by PA2 Diana Honings (USCG) Temporary Denial of Service 911 hoax calls plague our nation’s first responder agencies. Hospitals, police and fire departments, and other public service entities are continually vulnerable to bomb threats, active shooter situations, and general false emergency claims.
Similarly, there is a growing hoax call problem on the Channel 16 maritime distress frequency. Regrettably, these perpetrators often go unpunished due to a lack of offshore geo-location capability for Coast Guard and local law enforcement investigators.
As part of a project to better identify, geo-locate and prosecute SAR hoax callers, representatives from the USCG R&D Center and the Coast Guard Investigative Service (CGIS) have partnered with forensic scientists at Carnegie Mellon University. This CMU team specializes in voice forensics and audio analytics, which serves as a critical part of the R&D Center’s plan to tackle the SAR hoax call phenomenon.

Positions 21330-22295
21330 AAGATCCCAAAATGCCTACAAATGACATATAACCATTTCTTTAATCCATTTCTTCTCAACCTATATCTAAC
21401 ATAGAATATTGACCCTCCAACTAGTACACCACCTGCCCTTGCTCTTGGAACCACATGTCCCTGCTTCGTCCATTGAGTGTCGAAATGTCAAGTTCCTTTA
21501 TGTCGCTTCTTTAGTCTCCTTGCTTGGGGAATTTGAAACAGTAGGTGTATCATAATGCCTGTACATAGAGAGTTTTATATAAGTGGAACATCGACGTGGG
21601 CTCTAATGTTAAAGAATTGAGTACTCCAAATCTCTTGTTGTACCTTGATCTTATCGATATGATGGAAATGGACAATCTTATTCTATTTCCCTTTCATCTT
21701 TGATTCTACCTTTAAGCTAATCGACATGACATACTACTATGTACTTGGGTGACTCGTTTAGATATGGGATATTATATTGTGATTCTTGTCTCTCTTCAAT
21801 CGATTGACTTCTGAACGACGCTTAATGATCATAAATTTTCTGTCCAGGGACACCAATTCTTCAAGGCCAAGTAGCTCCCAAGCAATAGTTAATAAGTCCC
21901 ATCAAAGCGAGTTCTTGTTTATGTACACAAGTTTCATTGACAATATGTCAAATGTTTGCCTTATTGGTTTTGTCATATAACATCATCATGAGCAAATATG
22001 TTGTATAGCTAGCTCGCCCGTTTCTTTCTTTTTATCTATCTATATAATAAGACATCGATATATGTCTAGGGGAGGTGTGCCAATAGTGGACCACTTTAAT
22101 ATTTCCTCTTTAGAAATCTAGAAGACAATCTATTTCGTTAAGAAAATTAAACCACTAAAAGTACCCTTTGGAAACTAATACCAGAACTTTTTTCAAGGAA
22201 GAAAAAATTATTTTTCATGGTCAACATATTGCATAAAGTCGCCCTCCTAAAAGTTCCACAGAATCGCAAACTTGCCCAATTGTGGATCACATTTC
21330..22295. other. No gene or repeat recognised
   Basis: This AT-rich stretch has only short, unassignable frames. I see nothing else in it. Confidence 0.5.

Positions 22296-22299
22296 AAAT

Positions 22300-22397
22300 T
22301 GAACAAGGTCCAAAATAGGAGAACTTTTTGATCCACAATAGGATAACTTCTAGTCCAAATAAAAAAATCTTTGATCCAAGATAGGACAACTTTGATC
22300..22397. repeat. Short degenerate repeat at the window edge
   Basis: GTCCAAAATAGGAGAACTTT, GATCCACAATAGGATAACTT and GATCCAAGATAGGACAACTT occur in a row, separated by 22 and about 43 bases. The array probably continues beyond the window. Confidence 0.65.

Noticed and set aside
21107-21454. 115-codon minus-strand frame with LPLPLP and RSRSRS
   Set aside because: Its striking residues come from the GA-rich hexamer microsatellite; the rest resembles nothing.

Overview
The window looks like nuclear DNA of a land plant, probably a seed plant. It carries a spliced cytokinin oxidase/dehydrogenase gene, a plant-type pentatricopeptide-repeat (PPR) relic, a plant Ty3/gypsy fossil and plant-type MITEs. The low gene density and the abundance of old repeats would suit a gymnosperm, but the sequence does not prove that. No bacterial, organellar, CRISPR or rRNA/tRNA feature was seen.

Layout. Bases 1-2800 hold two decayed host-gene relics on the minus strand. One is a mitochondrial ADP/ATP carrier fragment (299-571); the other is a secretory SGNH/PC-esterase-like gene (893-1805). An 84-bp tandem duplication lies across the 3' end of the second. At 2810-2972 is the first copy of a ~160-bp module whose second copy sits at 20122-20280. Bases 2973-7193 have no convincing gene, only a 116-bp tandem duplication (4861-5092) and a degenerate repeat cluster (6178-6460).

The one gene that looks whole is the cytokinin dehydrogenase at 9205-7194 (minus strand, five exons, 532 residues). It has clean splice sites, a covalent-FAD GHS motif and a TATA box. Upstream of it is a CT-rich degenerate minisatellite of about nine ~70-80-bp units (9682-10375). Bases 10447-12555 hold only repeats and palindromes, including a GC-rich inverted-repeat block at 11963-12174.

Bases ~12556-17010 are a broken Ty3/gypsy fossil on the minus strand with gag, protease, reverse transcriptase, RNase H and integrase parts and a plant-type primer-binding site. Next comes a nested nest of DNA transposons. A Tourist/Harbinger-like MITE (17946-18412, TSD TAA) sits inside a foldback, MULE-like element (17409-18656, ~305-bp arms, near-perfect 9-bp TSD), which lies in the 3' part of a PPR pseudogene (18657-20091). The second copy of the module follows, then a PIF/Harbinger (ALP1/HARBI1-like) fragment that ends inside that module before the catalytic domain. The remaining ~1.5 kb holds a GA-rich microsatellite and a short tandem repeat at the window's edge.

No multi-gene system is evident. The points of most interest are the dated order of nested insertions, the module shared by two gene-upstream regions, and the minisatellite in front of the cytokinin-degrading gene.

The overall project employs enhanced direction-finding equipment, social media monitoring and awareness efforts to find potential hoax callers, but the real crux of the prosecutorial value lies in CMU’s audio forensics capabilities. CMU technology provides voice forensics analysis that can glean several key biometric and environmental “cues” enabling Coast Guard technology agents to identify criminals.
To further deter serial and future SAR hoax callers, the Coast Guard R&D Center has partnered with media representatives from Rutgers University’s Command, Control, and Interoperability Center for Advanced Data Analysis (CCICADA) to publicize the Coast Guard’s approach to identify, geo-locate and prosecute these criminals.
by John Konrad (gCaptain) Yesterday Commandant Karl Schultz, in the annual State of the Coast Guard Address, outlined the US Coast Guard’s perseverance through a difficult year and highlighted recent...
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